Khismatullin Does not Stand Still

Last year Denis Khismatullin won bronze medal at the Russian championship, but the start of the current Super Final was not good for him. However, thanks to his consistent fighting mood he was capable of moving close to the equator of the tournament table after the following win:
A game that I liked (ChessBase 13)

[Event "Russian Championship Superfinal"]
[Site "?"]
[Date "2015.08.17"]
[Round "8.6"]
[White "Motylev, Alexander"]
[Black "Khismatullin, Denis"]
[Result "0-1"]
[WhiteElo "2658"]
[BlackElo "2642"]
[Annotator "Bojkov, Dejan"]
[PlyCount "80"]
[EventDate "2015.??.??"]
[WhiteClock "0:31:12"]
[BlackClock "0:32:34"]

1. e4 c5 2. Nf3 d6 3. d4 cxd4 4. Nxd4 Nf6 5. Nc3 a6 6. Bg5 Nbd7 {Diagram [#]
"Alexander is a famous specialist when playing against Najdorf, but today I
got lucky and managed to use my round one preparation for Sergey Karjakin."
Khismatullin.} 7. Bc4 h6 8. Bh4 g6 {[%cal Gf8g7] Diagram [#] "A relatively
fresh idea that has been seen in correspondence games, but not in top-level
over-the-board."Khismatullin} ({Instead} 8... Ne5 9. Bb3 g5 10. Bg3 e6 11. h4
Rg8 12. hxg5 hxg5 13. Nf3 {was the course of Shirov,A (2732)-Ibrahimov,R (2543)
Villarrobledo 2009}) 9. Qe2 Bg7 10. O-O-O ({It is important that} 10. Bxf7+ {
does not work due to} Kxf7 11. Qc4+ d5 {(Khismatullin).}) 10... O-O 11. f4 Qc7
{Stops e4-e5 and prepares e7-e5.} 12. f5 $146 {Diagram [#] "Controversial
decision, but since this was the first choice of the computer I was prepared
against it." Khismatullin} ({All predecessors continued} 12. Nf3 {one example
goes} Nb6 13. Bb3 Bg4 14. h3 Bxf3 15. Qxf3 Nbd7 16. g4 {with sharp play in
Lampert,J (2454)-Cebalo,M (2379) Bad Woerishofen 2015}) 12... g5 {It seems as
this pawn will be a good hook for the White's attack but in reality it is
Black's play which is easier.} 13. Bg3 b5 14. Bb3 Bb7 15. h4 g4 {[%csl Yg4,Gg8]
[%cal Rh1h4,Rf1f5] Diagram [#] The point behind Black's play. This is typical
Dragon idea. Black may even sacrifice this pawn later in case of a need. The
most important thing though is to keep the files locked.} 16. h5 {Khismatullin
did not like this move neither and suggested some central play instead with
either} (16. Rhe1) ({Or prophylaxis} 16. Kb1) 16... Nc5 17. e5 {Practically
forced. After} (17. Bd5 $6 b4 $1 {Black's attack is too strong} 18. Bxb7 bxc3
19. Bxa8 cxb2+) ({Perhaps} 17. Nd5 {was better, although it would allow the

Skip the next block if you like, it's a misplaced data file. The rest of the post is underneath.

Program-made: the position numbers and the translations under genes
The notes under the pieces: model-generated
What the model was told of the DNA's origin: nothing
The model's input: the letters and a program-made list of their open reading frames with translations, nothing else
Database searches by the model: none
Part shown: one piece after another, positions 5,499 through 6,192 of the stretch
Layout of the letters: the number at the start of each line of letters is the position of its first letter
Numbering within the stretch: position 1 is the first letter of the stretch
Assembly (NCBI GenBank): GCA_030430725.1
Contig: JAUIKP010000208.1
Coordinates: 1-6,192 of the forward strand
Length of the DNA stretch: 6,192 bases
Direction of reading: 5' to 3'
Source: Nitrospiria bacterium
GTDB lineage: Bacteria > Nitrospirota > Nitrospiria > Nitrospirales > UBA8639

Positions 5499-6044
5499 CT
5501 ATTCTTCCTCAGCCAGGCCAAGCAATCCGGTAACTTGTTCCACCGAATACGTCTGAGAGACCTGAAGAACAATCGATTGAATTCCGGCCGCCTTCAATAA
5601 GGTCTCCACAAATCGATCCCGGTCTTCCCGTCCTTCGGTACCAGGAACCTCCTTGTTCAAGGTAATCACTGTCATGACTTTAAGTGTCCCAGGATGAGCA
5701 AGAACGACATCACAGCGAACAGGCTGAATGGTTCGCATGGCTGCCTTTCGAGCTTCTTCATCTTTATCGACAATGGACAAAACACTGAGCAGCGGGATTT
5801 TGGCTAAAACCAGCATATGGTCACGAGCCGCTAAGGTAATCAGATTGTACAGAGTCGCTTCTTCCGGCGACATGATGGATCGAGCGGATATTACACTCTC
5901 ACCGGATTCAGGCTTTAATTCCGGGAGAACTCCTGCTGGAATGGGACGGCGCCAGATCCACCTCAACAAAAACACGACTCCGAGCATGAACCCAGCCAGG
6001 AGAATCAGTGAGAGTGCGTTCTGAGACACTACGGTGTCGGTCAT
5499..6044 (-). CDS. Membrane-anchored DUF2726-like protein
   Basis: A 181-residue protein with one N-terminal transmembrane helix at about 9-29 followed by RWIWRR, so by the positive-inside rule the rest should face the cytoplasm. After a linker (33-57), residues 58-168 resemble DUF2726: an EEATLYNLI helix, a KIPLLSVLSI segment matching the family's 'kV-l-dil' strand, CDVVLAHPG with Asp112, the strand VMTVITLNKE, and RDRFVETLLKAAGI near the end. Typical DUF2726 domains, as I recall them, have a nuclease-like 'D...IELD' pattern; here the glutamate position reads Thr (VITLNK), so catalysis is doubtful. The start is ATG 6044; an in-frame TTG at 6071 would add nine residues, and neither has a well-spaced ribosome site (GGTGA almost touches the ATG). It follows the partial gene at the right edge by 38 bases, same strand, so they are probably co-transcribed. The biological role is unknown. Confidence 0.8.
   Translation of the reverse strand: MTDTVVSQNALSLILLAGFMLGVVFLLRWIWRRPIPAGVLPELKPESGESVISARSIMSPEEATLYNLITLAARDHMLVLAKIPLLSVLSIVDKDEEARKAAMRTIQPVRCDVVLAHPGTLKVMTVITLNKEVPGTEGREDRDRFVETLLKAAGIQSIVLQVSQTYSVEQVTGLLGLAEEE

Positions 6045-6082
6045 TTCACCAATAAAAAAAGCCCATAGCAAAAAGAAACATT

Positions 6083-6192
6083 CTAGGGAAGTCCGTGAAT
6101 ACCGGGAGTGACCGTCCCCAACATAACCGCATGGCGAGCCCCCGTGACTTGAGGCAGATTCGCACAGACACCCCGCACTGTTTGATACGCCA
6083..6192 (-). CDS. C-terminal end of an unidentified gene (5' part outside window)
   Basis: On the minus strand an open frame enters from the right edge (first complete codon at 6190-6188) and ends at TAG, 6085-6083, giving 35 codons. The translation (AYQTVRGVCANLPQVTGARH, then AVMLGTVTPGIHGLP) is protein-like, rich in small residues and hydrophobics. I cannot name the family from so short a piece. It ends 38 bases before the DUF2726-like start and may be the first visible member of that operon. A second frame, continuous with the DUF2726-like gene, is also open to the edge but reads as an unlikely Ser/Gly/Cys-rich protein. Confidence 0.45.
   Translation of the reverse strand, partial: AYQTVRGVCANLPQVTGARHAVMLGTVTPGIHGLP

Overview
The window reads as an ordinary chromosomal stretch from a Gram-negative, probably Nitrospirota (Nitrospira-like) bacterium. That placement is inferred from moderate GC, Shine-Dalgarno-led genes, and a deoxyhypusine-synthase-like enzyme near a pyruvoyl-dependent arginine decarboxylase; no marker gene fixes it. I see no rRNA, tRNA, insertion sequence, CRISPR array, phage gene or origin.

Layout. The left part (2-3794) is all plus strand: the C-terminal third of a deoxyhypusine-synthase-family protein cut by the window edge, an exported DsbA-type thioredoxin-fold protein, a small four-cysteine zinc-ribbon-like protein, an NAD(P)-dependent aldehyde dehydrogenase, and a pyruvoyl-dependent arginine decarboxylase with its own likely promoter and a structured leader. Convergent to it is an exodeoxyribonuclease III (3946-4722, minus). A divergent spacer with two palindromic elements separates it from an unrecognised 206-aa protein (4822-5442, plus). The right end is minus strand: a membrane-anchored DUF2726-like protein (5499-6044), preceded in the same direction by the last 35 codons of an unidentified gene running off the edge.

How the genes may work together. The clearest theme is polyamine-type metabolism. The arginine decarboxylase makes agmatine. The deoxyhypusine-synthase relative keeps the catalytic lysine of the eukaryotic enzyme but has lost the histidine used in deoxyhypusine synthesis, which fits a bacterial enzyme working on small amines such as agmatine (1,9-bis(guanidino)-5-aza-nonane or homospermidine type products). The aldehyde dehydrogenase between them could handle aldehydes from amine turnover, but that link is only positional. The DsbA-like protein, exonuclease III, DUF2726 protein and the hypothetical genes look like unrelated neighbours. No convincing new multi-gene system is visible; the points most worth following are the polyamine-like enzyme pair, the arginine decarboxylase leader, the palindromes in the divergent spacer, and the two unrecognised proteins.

move} Nxb3+ 18. axb3 Bxd5 19. exd5 {The position is very complex, and I
suspect this was White's best bet. In the line} Nxd5 (19... Rac8 $5) {White
should go for the tricky} 20. Ne6 Qa5 21. Rxd5 Qa1+ 22. Kd2 Qxh1 {Diagram [#]}
23. Nxg7 $1 Kxg7 24. f6+ $1 exf6 (24... Kxf6 $2 25. Be5+ $3 {might end badly
for Black.}) 25. Qxg4+ Kh7 26. Qf5+ Kg7 27. Qg4+ {with perpetual.}) 17... dxe5
18. Bxe5 Qb6 {The queen prepares the queenside attack and keeps an eye on the
other wing.} 19. Rh4 {Motylev decided to sacrifice the exchange in order to
reach the black king.} ({Parting with the dark-squared bishop cannot be good
for White} 19. Bxf6 Qxf6 (19... Bxf6 {is also good} 20. Qxg4+ Kh8 ({The move}
20... Kh7 {is possible as well as the trick} 21. Bxf7 $2 {fails to the
in-between check} Bg5+)) 20. Qxg4 Rfd8 {Black controls the board.}) ({Black
also has very clear play after} 19. Rhe1 Rad8) 19... Kh7 20. Rxg4 {The point.
White's attack evaporates after} (20. Bxf6 Bxf6 21. Rxg4 b4 (21... Rad8 $5) 22.
Na4 Nxa4 23. Bxa4 Rad8 {[%csl Gb7,Gf6][%cal Gb7h1,Gf6a1] Diagram [#] with
clear edge for Black thanks to his awesome bishops.}) 20... Nxg4 21. Bxg7 Kxg7
({A bit more precise was} 21... Nxb3+ {as if White recaptures with the knight}
22. Nxb3 {Black can trade queens} (22. axb3 Rg8 $1 {repels the attack and
will leave Black winning after} 23. f6 Nxf6 24. Bxh6 Kxh6 25. Qxe7 Rae8 26.
Qxf7 Bc8) 22... Qe3+ 23. Qxe3 Nxe3 {with winning endgame for Black.}) 22. Qxg4+
Kh8 23. Qe2 (23. Qf4 Qf6 {will create the threat e7-e5 and White will have no
time to consolidate (Khismatullin).}) 23... Nxb3+ 24. Nxb3 Qf6 25. Na5 ({White
cannot afford to grab pawns} 25. Rd7 Bc6 26. Rxe7 {as then Black can swap off
rooks with} Rfe8 27. Rxe8+ Rxe8 28. Qf2 Re5 29. g4 Qg5+ $19 {Diagram [#]
Almost all endgames are easily won for the second player.}) 25... Qg5+ ({One
more precision was mentioned by Khismatullin} 25... b4 $1 {depriving the
knight of the d1 square} 26. Na4 Qg5+ 27. Rd2 Bd5 $1 {which would have
transposed to the game.}) 26. Rd2 b4 27. Na4 (27. Nd1 {was White's last chance
to try and cement the position by transferring the knight from a5 to e3,
although Black should be close to winning here as well.}) 27... Bd5 $1 {[%csl
Ya4,Ya5] Diagram [#] Now the white knights are horrible.} 28. c4 ({The bishop
is untouchable due to the pin} 28. Qe5+ f6 29. Qxd5 Rad8) 28... bxc3 29. Nxc3
Rac8 {Once that the rooks occupy the open files game would be over.} 30. Kd1
Rfd8 31. Ke1 {Once again the bishop is untouchable} (31. Rxd5 Rxd5+ 32. Nxd5
Rc1#) (31. Nxd5 Rxd5 32. Nb3 Qxf5 $19) 31... Qh4+ 32. Qf2 Qh1+ 33. Qf1 Qxf1+ {
Well calculated by Black. The endgame is won by force.} 34. Kxf1 Bxa2 $1 {
Diagram [#] Wins the pawn back. The rest was easy for Khismatullin.} 35. Rxd8+
Rxd8 36. Nc6 (36. Nxa2 Rd1+ 37. Ke2 Ra1) 36... Bc4+ 37. Ke1 Rd3 38. Kf2 Rd2+
39. Ke3 Rxb2 40. Ne5 Bb3 0-1


1 comment:

pedro said...

Dear Dejan, it seems that there's something wrong with the two last posts. The game viewer doesn't appear, just text.